Kevin Schoessow, Area Agricultural Development Agent with the University of Wisconsin-Madison Division of Extension, takes you through the Teaching & Display Garden at the Spooner Ag Research Station in July 2021.
This week I encountered two instances of name confusion. One was Goats beard and the other Loosestrife. I was reminded to pay attention to botanical names because common names can be misleading. That would be the case in both these instances. And the consequences of confusing an invasive for a native plant can be dramatic.
Goatsbeard - On the golf course this week near Hayward, Wisconsin I noticed a plant in the rough. I'm very familiar with what grows in the rough because I'm a frequent visitor. I took a few pictures and later researched the plant and identified it as Yellow goat's beard (Tragopogon dubius). This plant was introduced in the 1900's from Eurasia and likes disturbed ground but is not considered aggressive. And it looks nothing like our native Goatsbeard (Aruncus dioicus) that is an attractive perennial plant suitable as a landscape plant.
For more on these two plants, go to the University of Wisconsin Horticulture website.
Yellow goat's beard (Tragopogon dubius)
Goatsbeard (Aruncus dioicus)
Left: Yellow goat's beard (photo Sue Reinardy), right: Goatsbeard (photo from UW Extension website)
Loosestrife - Whenever I read or hear Loosestrife I think "INVASIVE"! But learned differently when I came across a Facebook post with a picture of a plant that I have in my garden that I was having a hard time identifying. It was identified by reliable sources as Fringed Yellow Loosestrife (Lysmachia ciliata). The landscape plan that I inherited with the house identified this plant as 'Husker Red' which is a Penstemon - not at all the plant I was finding in the garden. There is a host of conflicting information in researching the Fringed Yellow Loosestrife. Some sources indicate that it is not related at all to the invasive Purple Loosestrife (Lythrum salicaria). The botanical name confirms that. There is an aggressive Garden Yellow Loosestrife (Lysimachia vulgaris) that is restricted in Wisconsin according to the DNR invasive species website. No such limits on the Fringed Yellow Loosestrife which is a North America native. It is fairly aggressive in my garden but easy to control.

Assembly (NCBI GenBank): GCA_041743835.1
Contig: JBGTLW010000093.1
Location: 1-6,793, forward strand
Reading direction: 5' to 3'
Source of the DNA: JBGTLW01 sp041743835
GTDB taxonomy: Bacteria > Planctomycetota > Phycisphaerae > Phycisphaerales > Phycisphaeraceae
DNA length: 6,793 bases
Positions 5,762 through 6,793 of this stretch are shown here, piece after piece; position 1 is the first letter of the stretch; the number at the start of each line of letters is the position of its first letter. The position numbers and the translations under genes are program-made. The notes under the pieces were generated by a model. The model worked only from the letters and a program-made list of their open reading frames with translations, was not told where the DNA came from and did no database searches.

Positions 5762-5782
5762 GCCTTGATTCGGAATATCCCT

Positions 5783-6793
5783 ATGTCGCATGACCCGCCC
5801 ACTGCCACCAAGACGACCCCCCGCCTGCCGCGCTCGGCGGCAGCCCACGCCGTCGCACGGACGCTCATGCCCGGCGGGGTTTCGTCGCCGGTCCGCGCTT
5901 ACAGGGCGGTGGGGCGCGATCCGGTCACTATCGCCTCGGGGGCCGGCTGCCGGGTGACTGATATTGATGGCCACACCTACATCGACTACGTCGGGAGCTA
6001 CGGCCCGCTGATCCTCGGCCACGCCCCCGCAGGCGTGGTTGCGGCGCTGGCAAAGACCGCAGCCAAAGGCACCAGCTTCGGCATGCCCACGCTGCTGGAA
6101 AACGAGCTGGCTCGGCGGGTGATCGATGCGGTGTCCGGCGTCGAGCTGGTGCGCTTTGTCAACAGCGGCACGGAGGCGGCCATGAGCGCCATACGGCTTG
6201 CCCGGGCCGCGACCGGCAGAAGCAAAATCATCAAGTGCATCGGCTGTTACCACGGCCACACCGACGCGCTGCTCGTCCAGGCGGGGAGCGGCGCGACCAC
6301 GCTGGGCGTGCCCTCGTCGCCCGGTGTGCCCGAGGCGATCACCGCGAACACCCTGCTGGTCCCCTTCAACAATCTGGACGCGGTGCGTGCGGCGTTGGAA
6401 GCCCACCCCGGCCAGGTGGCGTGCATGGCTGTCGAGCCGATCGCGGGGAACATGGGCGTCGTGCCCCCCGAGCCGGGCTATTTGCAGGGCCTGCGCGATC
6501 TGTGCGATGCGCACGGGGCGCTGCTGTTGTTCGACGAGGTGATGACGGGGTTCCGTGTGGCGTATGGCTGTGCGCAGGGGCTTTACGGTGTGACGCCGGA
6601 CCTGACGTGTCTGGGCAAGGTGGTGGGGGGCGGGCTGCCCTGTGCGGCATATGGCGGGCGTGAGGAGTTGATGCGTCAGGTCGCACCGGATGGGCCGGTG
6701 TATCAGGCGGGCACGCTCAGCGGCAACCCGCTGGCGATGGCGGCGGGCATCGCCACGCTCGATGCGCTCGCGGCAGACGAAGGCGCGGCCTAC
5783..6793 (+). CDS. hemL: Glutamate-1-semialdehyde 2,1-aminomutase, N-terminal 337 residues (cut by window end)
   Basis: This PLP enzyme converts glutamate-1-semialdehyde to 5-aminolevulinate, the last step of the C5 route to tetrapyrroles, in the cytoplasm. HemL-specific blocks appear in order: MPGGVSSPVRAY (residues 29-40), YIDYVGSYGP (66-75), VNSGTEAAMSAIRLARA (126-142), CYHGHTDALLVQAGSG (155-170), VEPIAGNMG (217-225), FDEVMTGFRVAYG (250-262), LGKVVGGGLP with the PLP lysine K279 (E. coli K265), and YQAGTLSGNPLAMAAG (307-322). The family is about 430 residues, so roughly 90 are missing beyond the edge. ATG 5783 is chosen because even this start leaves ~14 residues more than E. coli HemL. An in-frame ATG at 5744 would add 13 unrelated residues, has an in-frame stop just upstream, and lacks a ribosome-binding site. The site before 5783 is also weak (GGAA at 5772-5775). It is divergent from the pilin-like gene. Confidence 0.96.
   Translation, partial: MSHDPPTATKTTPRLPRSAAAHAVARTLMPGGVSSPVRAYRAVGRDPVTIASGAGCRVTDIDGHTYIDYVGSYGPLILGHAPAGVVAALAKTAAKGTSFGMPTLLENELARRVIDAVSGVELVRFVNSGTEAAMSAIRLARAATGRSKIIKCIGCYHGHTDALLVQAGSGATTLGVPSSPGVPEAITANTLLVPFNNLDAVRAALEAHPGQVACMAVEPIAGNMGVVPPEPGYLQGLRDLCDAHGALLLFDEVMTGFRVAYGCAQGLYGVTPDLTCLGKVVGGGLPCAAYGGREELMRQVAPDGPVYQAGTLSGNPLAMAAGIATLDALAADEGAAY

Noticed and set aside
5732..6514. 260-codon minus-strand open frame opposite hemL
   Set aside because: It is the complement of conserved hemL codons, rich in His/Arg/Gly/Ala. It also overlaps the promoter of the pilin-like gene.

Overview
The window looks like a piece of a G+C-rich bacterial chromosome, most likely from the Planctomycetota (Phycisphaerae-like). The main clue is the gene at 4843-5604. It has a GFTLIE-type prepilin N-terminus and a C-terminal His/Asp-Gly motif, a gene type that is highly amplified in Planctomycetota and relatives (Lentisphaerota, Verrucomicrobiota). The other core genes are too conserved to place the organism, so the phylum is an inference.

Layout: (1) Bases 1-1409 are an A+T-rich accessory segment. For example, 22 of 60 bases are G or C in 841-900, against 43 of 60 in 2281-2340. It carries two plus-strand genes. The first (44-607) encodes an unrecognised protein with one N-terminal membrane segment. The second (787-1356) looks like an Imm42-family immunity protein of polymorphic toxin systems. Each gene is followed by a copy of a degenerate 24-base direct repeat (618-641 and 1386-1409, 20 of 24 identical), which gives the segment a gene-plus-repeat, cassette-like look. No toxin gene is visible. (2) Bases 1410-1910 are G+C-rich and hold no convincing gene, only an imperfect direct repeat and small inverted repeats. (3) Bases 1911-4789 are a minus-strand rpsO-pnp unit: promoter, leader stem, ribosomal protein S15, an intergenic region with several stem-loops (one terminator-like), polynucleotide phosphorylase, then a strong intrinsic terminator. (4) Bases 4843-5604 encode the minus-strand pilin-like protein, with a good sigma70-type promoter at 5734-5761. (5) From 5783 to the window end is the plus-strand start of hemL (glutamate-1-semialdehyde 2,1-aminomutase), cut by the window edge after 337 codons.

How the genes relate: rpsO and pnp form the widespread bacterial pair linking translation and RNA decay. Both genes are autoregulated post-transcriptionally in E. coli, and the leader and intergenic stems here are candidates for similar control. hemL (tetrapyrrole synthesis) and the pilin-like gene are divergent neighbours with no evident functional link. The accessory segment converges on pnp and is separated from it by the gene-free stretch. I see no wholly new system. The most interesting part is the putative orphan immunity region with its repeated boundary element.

(For more information on these plants go to the websites below.
Fringed Yellow Loosestrife (Lysmachia ciliata) (wildflower.org)
Purple Loosestrife (Lythrum salicaria) (UW Horticulture)
Garden Yellow Loosestrife (Lysimachia vulgaris) (DNR)
It took a bit of research to confirm the identification of these plants. As you can see they look different and the effect they can have on our landscape is important to understand to avoid invasive plants and support natives.
The annuals and vegetables are showing growth and the Monarch and Pollinator Sanctuary Garden (natives and perennials) is in full bloom. The gallery below shows what is in bloom as of July 1 and there were plenty of buds that will be blooming in the next few days. Please stop by when you are in the area for inspiration.